The main victory of the Civil Rights Movement was the Civil Rights Act of 1964; this wasn’t brought about by nonviolence. It was brought about because the President and the Attorney General were worried that black Americans would end the government monopoly on violence by going cop hunting.
The reality of nonviolence
The idealism of nonviolence is to be applauded; however it makes an amazing jump in critical thought. In order for nonviolence to be successful, the opposition must have some sense of morality and justice. When the opposition maintains a monopoly on violence and is prepared to use violence to oppress a people, attributing decency and morality to their forces seems a little too optimistic.
Nelson Mandela is also held up as an icon of nonviolence. He began as an activist who employed nonviolence as a tactic, when it failed, he led the armed wing of the African National Congress. When he was imprisoned in 1985, he was offered release if he would renounce violence. He stayed in prison. Mandela wasn’t an idealist, he was a pragmatic man. In his owns words
“I was not like them [King and Ghandi]. For them, nonviolence was a principle. For me, it was a tactic. And when the tactic wasn’t working, I reversed it.”
Historically, it seems that nonviolence is the method used to gain popular support for an idea, but violence is still required to push the revolution to its conclusion. It isn’t a fact that many in today’s activist circles want to accept, but that’s ok. It isn’t something that Dr. King or Ghandi ever accepted. Mandela is the exception rather than the rule when it comes to individuals switching tactics. Years of nonviolent resistance brings the idea to the forefront; and a relatively short burst of violence typically carries the idea forward to its goal.
While I understand the historical realities of nonviolence, I can’t bring myself to advocate violence. Insurrections in the modern age are terrible, bloody events that create not just the standard casualties of war, but casualties related to having a shortage of everything except the tools to kill each other. When revolution reaches its apparently inevitable violent conclusion in the United States, the best that anyone can hope for is that it ends quickly with as little loss of life as possible.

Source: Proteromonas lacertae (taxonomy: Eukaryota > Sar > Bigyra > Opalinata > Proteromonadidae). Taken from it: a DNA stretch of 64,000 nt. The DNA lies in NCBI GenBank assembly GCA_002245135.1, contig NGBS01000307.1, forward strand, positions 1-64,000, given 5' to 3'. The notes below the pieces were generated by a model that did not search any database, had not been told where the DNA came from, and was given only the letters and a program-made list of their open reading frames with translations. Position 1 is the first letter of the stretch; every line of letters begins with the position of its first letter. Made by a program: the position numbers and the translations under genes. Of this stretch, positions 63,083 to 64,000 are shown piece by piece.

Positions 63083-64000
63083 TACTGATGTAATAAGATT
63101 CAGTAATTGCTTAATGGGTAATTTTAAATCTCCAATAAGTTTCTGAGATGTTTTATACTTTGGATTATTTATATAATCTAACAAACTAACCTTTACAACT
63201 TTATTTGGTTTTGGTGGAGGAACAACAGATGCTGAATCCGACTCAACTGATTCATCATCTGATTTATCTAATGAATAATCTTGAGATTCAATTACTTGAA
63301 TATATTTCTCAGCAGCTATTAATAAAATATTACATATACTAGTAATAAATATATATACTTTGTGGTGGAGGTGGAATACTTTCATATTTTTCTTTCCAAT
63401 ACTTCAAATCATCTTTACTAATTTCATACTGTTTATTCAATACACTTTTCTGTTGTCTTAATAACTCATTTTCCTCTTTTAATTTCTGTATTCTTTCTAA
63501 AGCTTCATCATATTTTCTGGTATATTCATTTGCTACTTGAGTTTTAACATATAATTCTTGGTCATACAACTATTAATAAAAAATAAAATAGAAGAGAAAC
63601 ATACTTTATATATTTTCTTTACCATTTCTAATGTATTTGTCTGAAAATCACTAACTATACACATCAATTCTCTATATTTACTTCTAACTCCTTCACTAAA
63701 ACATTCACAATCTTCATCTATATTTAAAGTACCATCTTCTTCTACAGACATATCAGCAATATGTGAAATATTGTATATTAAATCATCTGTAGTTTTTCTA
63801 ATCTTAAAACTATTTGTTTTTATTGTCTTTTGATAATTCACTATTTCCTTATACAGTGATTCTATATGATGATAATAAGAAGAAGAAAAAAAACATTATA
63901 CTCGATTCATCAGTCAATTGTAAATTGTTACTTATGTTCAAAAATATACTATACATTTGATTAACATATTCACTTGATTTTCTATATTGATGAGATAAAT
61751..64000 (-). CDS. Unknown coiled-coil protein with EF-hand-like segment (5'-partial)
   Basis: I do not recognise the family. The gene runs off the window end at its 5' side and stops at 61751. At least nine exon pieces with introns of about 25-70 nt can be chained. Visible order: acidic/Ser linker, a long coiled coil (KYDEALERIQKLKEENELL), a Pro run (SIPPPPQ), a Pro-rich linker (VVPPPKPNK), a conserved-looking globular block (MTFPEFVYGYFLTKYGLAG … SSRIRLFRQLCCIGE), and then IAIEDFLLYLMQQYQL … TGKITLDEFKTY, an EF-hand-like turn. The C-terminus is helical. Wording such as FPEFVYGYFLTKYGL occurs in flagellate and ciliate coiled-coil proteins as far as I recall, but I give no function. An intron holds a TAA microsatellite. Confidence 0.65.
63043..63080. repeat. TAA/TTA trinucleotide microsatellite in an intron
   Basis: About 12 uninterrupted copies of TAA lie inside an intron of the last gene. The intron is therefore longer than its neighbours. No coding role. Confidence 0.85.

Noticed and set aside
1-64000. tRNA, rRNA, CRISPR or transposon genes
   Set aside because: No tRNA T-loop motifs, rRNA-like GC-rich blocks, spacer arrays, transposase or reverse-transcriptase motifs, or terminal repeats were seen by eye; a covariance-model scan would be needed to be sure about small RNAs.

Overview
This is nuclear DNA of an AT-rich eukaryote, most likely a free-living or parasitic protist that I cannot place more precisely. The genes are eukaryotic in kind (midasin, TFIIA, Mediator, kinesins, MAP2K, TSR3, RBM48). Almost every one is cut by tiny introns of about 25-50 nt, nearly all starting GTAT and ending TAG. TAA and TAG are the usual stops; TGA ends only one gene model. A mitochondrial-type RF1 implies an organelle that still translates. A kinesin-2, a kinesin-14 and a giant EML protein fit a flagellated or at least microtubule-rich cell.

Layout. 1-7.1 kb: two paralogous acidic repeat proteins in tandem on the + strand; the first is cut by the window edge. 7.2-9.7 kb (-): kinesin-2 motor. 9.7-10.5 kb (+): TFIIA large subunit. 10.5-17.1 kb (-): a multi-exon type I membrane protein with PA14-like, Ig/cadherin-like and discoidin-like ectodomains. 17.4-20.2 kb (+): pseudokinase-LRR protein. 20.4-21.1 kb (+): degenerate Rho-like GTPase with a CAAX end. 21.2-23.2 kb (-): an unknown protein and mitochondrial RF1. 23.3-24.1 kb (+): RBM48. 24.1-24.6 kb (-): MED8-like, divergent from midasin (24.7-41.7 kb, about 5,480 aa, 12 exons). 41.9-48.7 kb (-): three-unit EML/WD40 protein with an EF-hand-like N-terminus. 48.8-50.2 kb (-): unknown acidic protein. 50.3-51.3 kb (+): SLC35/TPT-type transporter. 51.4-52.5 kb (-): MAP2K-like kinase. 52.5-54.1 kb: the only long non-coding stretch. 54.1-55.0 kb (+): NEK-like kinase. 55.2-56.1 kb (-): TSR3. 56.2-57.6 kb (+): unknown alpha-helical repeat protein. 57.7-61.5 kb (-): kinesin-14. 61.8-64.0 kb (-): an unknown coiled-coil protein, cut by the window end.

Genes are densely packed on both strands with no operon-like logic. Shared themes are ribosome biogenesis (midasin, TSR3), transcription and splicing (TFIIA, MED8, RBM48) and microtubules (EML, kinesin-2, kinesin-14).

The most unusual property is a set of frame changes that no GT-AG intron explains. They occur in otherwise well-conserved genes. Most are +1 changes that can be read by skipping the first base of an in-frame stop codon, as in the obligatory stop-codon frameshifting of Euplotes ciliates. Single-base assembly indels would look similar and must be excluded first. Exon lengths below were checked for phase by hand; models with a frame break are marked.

In a way, being an activist is a lot like being a home renovator. Both are trying to make something that is unlivable livable again. Both have a specific set of tools that can be used to accomplish their goals. If the renovator has tried the screwdriver, the wrench, the hammer, and the saw; he may have to resort to a total demolition to bring about the desired result. Likewise, if the activist has tried voting, petitions, marches, and direct action without being able to sway the authorities; she may have to resort to violence to achieve the desired result. It’s a tool that is often the last resort of those that have been trampled on and subjugated for too long.
Author’s note: I checked several other typical examples and they either fell short of a revolution like Iceland (It seems revolutionary because the rest of the governments sold out their own people), or the nonviolent revolution included substantial violence. Alternatively, many seemingly peaceful revolutions only succeeded briefly before the tensions spawned violence (Ukraine). The only shining example I could find was that of the suffragettes, who wielded a power far more potent than violence: sex.